Remote control unit 404 may be a user interface and is optional. Remote control unit 404 may communicate with the receiving apparatus 410 through a wireless communication, using infrared light, ultrasound, radio waves, or other signals. The communications between remote control unit 404 and receiving apparatus 410 may be bi-directional with one another. Remote control unit 404 may include a keypad and a display. The keypad may include alphanumeric keys, navigation keys, and/or other keys. The keys on remote control unit 404 may be equivalent in functionality to keyboard 402. The display on the remote control unit 404 may be equivalent in functionality to the display 412.
The user of receiving apparatus 410 can perform operations using a voice command 406. Receiving apparatus 410 may digitize the voice command, recognize the command with the help of the voice recognition engine 304 (
In an embodiment, receiving apparatus 410 can also be controlled through network connection 408, via a software application or browser. In an embodiment, network connection 408 can only be accomplished after receiving a user authentication from receiving apparatus 410.
Different models of receiving apparatus 410 can have any combination of the inputs and outputs shown in
Additional embodiments using similar receiving apparatus can be with different kinds of audio content receivers, such as the Digital Audio Broadcast (DAB) or the satellite radio along with the AM, FM, and/or network channel 212. In another embodiment, a television receiver may be included in addition to, or instead of, a radio tuner and capability to receive video in addition to, or instead of, the audio explained above.
In another embodiment, receiving apparatus 200 may have a single network channel 408, without the free broadcast for users just interested in on-demand audio. In another embodiment, receiving apparatus 200 has a wireless network receiver, and may be used in a vehicle, installed in a vehicle, and/or made into a portable gadget, which can be used in the area where the wireless network is covered.
After finding the available sources, in step 606, receiving apparatus 200 gets the previously tuned channel information and the equalizer settings from the non-volatile memory of main control unit 208. Receiving apparatus 106, 200, 410, or 500 then tunes to the previous channel and audio settings. For example, if the apparatus was tuned to 98.5 FM, the volume was set to midrange, and the equalization set to flat before powering down, then receiving apparatus 106, 200, 410, or 500 may tune back to 98.5 FM with the volume set to midrange and the flat equalization the next time receiving apparatus 106, 200, 410, or 500 is turned on. A similar operation may be performed if AM or network channel was the previously tuned channel. If the contents of the non-volatile RAM are not valid, then the apparatus tunes to a default pre-decided channel.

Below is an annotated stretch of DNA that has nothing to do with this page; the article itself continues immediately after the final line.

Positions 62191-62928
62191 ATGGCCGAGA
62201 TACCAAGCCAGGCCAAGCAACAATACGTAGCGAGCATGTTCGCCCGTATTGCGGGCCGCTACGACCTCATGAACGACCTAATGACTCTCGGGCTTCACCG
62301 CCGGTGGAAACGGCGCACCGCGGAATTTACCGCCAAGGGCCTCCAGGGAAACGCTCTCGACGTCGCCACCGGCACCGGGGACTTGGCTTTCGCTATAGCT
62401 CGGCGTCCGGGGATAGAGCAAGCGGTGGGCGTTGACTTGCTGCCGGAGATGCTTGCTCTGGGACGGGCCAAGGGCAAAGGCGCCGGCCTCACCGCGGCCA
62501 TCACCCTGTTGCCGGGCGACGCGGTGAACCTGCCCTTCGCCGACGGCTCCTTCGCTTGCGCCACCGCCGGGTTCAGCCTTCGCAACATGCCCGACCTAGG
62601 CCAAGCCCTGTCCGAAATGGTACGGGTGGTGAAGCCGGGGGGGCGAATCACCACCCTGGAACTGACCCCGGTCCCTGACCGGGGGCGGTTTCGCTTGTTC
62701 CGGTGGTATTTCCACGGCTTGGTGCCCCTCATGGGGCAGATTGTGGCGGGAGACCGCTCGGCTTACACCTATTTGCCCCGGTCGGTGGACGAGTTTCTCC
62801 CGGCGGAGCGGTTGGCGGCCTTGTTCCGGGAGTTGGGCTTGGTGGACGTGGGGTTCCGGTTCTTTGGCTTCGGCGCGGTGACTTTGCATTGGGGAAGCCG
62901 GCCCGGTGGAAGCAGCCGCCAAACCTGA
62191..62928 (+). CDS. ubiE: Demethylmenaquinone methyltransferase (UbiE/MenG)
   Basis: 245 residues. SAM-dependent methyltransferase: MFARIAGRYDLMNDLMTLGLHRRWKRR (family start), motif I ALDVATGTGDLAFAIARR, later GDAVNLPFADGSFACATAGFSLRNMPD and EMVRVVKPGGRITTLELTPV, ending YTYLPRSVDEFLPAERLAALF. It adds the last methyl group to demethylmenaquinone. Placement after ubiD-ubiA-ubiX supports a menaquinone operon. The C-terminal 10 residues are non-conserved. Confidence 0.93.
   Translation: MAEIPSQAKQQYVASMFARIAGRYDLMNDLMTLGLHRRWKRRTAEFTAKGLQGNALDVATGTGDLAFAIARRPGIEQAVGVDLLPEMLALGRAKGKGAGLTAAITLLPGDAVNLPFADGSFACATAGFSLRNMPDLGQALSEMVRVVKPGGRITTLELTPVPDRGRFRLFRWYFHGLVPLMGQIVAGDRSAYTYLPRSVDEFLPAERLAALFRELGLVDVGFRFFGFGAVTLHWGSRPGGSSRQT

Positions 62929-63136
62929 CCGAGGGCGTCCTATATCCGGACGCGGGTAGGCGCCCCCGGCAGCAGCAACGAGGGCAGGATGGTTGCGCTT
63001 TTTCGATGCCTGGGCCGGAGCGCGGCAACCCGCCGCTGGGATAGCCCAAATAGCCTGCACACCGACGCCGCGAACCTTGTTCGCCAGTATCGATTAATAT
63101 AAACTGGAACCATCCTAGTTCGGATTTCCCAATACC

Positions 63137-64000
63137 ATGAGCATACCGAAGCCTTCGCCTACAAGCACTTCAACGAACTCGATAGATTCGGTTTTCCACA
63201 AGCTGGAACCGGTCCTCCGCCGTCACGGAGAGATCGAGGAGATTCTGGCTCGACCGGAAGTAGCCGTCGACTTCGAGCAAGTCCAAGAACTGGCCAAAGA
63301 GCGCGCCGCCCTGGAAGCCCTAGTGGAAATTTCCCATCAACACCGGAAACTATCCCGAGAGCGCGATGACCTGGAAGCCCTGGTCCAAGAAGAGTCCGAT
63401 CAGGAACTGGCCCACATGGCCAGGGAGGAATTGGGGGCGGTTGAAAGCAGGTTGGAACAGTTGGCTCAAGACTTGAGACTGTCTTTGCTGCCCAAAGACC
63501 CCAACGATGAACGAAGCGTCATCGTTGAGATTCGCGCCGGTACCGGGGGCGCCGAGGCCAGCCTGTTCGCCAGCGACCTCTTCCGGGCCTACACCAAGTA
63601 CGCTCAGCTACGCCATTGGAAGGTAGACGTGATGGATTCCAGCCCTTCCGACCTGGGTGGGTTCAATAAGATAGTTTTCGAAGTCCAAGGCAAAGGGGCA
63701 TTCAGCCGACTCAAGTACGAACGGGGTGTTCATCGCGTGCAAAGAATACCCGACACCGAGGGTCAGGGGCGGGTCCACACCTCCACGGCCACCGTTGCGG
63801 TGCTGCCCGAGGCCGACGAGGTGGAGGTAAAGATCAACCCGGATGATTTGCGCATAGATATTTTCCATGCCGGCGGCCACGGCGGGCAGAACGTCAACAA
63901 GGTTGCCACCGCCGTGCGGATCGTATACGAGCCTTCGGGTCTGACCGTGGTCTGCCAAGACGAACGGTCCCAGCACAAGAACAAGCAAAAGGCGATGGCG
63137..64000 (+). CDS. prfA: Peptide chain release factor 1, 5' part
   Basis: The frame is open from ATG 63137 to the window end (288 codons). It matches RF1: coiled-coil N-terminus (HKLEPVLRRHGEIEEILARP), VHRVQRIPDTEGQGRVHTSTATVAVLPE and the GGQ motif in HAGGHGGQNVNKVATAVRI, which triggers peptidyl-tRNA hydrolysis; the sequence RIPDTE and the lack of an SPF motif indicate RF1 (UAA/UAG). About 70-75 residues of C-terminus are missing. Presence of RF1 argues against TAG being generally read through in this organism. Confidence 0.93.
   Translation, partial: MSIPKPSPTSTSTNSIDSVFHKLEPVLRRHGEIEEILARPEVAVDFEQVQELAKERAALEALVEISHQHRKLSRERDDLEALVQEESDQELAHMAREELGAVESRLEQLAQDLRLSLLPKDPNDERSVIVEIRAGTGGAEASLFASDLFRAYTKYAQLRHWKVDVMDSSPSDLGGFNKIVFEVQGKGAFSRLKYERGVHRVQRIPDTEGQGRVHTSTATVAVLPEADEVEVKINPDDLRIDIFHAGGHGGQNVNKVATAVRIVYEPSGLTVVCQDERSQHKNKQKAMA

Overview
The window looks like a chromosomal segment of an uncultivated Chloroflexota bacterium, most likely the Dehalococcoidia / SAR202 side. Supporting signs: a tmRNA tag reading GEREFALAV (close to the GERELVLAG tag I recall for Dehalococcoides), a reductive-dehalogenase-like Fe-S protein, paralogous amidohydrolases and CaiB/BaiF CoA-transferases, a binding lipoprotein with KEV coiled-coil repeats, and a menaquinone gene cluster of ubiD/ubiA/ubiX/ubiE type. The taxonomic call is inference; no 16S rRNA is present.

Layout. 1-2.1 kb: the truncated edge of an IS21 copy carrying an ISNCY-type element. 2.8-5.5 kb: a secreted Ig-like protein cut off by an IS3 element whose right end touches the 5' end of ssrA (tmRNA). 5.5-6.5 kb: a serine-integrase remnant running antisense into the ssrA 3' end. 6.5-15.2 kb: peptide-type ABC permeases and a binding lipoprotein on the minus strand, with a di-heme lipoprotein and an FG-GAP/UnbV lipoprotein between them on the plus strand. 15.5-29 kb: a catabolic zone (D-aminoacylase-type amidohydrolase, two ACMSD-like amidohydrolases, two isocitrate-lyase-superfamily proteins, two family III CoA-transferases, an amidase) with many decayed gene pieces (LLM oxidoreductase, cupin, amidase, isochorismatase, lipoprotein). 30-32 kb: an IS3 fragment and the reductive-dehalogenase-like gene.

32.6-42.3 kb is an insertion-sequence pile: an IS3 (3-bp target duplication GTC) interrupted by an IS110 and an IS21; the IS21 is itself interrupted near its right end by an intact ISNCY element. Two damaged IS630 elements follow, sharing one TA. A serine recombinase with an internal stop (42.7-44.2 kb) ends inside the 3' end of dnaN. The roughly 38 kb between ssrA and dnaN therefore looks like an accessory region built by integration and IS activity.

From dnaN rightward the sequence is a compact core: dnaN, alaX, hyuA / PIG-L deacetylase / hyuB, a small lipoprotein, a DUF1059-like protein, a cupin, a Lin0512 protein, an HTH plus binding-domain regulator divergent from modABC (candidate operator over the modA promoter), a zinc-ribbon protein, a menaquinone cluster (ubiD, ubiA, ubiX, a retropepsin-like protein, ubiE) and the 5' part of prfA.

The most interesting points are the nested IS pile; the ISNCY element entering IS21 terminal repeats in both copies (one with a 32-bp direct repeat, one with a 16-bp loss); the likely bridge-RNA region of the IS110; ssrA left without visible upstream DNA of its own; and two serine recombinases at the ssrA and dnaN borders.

When receiving apparatus 106, 200, 410, or 500 is up and running, an user input, using any of the valid input devices 402, 404, 406 or 408 is shown in step 612. The step 613 will wait for any user input. On receiving a user input, the input command is forwarded to step 614 for processing. Any change caused due to the user input 612 is shown in the output 616 through the one or all the output devices 412 or 414. If there is no user input in step 613, the software waits for the next user command while continuing to play the same source as in step 610. For example, if the command is one that causes a change of bands (e.g., a change of stations), receiving apparatus 200 may change bands in a particular sequence, such as AM→FM→Network Channel→AM, cycling through the available sources. Other commands, such as commands that change the volume and/or equalization, are processed by audio processor 208 a, equalizer 208 b, and/or power amplifier 208 c in main control unit 208. Receiving apparatus 106, 200, 410, or 500 will tune to previously tuned frequency in the case of AM or FM or to the previously played network channel 214. After Processing the command in step 614, the flow continues (618) to wait for the next user input.
Refined search results are received at event 710. The results may be saved as presets and played or the results may be played without saving as presets at event 712. Once the list is edited it can be saved as a preset with a user given name. The preset enables the user to replay the list of records without having to search again. The preset may be periodically refreshed for new updates without the user's interference. For example, if the query is “Today's Sports News,” the search result may be updated periodically for the latest sports news. Next the user may choose to play a song at event 714 (which may have been preset earlier at step 712). On selecting a preset network channel, the results of the search may be streamed from the broadcasting server to receiving apparatus 106, 200, 410, or 500. The records that make up the item selected for playing may be streamed at event 718. Receiving apparatus 106, 200, 410, or 500 decodes and plays the streamed media. The user may be able to narrow down his or her search, by searching within the search results.
Receiving apparatus 200 may include a number of default presets. Some examples of default presets are “Best of POP,” “News Update,” “Sports News,” etc. A preset by a user may be saved as a play list at broadcast station 102 or 300. A play list is a list of all the records matching the search criteria, in an user selected sequence. When a play list is selected, the list of records is streamed from the top of the list to the bottom. Commercials and advertisements can be introduced between two consecutive records for users who do not pay a subscription fee, whereas uninterrupted audio may be streamed to users that pay a subscription fee.
Each embodiment disclosed herein may be used or otherwise combined with any of the other embodiments disclosed. Any element of any embodiment may be used in any embodiment.
Although the invention has been described with reference to specific embodiments, it will be understood by those skilled in the art that various changes may be made and equivalents may be substituted for elements thereof without departing from the true spirit and scope of the invention. In addition, modifications may be made without departing from the essential teachings of the invention.